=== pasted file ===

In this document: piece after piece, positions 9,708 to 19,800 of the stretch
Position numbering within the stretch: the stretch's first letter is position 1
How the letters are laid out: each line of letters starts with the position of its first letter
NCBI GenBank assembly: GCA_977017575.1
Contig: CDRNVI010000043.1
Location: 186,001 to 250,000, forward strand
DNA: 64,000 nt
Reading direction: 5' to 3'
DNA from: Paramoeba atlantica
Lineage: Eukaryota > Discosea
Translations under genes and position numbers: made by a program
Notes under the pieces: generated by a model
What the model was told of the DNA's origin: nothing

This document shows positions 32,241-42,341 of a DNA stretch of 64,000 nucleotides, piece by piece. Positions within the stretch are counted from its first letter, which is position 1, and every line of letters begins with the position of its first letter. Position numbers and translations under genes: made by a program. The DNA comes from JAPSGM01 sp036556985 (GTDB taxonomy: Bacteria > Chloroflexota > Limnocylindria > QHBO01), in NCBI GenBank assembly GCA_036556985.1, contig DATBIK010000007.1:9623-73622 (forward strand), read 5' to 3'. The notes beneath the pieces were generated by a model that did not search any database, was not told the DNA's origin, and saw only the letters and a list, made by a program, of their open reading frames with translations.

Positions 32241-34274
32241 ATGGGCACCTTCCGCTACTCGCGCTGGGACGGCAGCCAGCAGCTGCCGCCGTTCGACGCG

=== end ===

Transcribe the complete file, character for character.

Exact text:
In this document: piece after piece, positions 9,708 to 19,800 of the stretch
Position numbering within the stretch: the stretch's first letter is position 1
How the letters are laid out: each line of letters starts with the position of its first letter
NCBI GenBank assembly: GCA_977017575.1
Contig: CDRNVI010000043.1
Location: 186,001 to 250,000, forward strand
DNA: 64,000 nt
Reading direction: 5' to 3'
DNA from: Paramoeba atlantica
Lineage: Eukaryota > Discosea
Translations under genes and position numbers: made by a program
Notes under the pieces: generated by a model
What the model was told of the DNA's origin: nothing

This document shows positions 32,241-42,341 of a DNA stretch of 64,000 nucleotides, piece by piece. Positions within the stretch are counted from its first letter, which is position 1, and every line of letters begins with the position of its first letter. Position numbers and translations under genes: made by a program. The DNA comes from JAPSGM01 sp036556985 (GTDB taxonomy: Bacteria > Chloroflexota > Limnocylindria > QHBO01), in NCBI GenBank assembly GCA_036556985.1, contig DATBIK010000007.1:9623-73622 (forward strand), read 5' to 3'. The notes beneath the pieces were generated by a model that did not search any database, was not told the DNA's origin, and saw only the letters and a list, made by a program, of their open reading frames with translations.

Positions 32241-34274
32241 ATGGGCACCTTCCGCTACTCGCGCTGGGACGGCAGCCAGCAGCTGCCGCCGTTCGACGCG